The rather unsurprising thesis of Michelle Clunie’s play “Us,” that real love doesn’t work like it does in the movies, seems to have taken on a life of its own in the play’s New York premiere. In this production, directed by Jennifer Gelfer, the live event withers in the face of its silver nemesis
Upstage at the Lion Theatre, scenic designer David Mauer and video and production designer Aaron Rhyne have placed a series of large screens to project either American flags or silent black-and-white film sequences of the play’s central couple in a Hollywood romance. Clunie, who plays the heroine, is infectious in her close-ups as a woman in love, laughing in a park or waking up in bed beside her lover, who is played by Jeff LeBeau. Every part of him, from belly to eyelids, is at ease as he watches his feisty girlfriend trample through his apartment. They’re a couple any spectator could root for.
Not so the real-life version. When Clunie and LeBeau step onstage to portray the characters in the present, not only is the love story over; so is the actors’ chemistry. As the couple, who remain anonymous, tear and claw at each other over one infidelity and broken promise too many, Clunie and LeBeau are disconcertingly awkward. It’s as though they’ve mysteriously found themselves on the same stage and can’t figure out what to do with one another. LeBeau, whose character is about to run for the senate, could be auditioning for a Mamet play as he mimics a political shark with a temper and abandonment issues. Clunie seems to be overacting in a Tennessee Williams drama; she’s breathless, hysterical, melodramatic, and insincere for each of the play’s 90 minutes. If her performance onscreen—or as one half of the lesbian couple in TV’s “Queer As Folk,” for which she is best known—is any indication, she should be better than this. Costume designer Jes Switaj’s overly loud outfit is no help, making Clunie’s character look desperate when she should be seeing clearly for the first time.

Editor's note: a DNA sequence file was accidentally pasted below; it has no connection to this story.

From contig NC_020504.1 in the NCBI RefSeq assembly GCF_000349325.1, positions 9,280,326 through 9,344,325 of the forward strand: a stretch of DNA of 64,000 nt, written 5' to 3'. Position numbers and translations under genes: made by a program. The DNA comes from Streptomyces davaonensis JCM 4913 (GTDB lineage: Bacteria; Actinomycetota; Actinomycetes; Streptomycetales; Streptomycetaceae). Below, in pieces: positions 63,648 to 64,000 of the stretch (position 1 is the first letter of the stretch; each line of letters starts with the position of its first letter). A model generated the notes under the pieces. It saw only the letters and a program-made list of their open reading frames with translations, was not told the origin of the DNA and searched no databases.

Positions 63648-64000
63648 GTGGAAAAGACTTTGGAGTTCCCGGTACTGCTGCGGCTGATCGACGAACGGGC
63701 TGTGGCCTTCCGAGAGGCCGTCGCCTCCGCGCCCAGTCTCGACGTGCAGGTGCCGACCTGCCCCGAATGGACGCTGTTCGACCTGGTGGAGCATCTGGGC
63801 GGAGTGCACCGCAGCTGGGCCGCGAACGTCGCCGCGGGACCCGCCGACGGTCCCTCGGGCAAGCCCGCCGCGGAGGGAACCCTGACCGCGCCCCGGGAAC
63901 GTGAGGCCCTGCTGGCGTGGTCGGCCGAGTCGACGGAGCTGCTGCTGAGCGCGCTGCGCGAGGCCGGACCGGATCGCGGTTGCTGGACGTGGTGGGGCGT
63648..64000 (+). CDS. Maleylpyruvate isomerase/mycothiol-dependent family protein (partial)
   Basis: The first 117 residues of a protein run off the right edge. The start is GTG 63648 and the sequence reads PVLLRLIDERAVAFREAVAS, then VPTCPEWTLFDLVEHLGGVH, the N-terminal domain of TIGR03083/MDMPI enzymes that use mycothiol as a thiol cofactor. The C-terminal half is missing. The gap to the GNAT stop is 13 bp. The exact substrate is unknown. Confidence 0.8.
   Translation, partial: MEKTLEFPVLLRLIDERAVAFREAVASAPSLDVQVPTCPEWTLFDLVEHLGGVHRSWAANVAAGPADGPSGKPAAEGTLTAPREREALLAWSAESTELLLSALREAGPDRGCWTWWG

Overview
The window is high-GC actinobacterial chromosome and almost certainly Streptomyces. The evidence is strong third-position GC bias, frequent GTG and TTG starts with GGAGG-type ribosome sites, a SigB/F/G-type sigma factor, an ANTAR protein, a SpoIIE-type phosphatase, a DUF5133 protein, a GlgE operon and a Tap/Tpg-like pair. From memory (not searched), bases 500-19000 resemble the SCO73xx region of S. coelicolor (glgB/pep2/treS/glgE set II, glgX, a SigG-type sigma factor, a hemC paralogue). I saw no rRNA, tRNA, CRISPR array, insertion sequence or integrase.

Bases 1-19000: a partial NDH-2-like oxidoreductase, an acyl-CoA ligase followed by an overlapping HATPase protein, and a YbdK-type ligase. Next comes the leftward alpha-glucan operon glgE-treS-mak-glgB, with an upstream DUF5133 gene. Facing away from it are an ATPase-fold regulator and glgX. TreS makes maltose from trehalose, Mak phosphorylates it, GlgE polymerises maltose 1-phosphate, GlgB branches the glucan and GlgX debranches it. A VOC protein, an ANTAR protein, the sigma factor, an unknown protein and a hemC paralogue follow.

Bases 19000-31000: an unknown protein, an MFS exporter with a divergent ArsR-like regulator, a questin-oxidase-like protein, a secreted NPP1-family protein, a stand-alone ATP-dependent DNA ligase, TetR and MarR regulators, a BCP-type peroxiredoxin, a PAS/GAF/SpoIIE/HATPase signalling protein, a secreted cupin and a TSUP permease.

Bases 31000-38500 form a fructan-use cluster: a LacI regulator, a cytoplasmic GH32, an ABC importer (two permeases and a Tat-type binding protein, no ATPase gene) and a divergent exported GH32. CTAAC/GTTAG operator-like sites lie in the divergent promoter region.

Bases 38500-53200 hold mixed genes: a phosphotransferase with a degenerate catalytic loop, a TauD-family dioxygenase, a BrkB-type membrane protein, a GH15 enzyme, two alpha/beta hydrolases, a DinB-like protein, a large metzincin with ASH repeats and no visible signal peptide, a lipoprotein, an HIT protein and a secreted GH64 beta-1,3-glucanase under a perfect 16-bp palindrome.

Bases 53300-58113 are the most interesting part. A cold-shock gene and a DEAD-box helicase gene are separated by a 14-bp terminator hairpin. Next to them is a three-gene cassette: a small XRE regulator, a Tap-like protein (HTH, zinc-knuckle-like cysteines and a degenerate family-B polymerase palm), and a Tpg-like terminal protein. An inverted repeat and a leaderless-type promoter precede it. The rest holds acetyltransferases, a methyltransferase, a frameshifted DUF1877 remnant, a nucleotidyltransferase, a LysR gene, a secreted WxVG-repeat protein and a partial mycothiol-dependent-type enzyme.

Also not helping is that as playwright Clunie’s interest in the couple is chiefly allegorical. By mapping their love story onto the history of the Obama presidency—they meet during the 2008 primaries and break up as the second election nears—Clunie is representing the spurned love affair between American liberals and their one-time hero. In a didactic flashback in the middle of the play, Clunie’s character warns that the cynicism of the right will “infect” the president’s supporters no matter what his accomplishments and that he will need supporters, not idealists, if he is to have any success. Clunie’s insight speaks to a deep truth about the activist spirit: It is ruthless realism and an unsentimental willingness to inhabit the present that fuel the committed revolutionary. The same lesson is needed in her performance and her play.
Presented by One Pear Productions at the Lion Theatre, 410 W. 42nd St., NYC. Sept. 9–29. Tue. 7 p.m.; Wed.–Fri., 8 p.m.; Sat. 2 and 8 p.m.; Sun. 3 p.m. (212) 239-6200, (800) 432-7250, or www.telecharge.com.
Critic’s Score: D+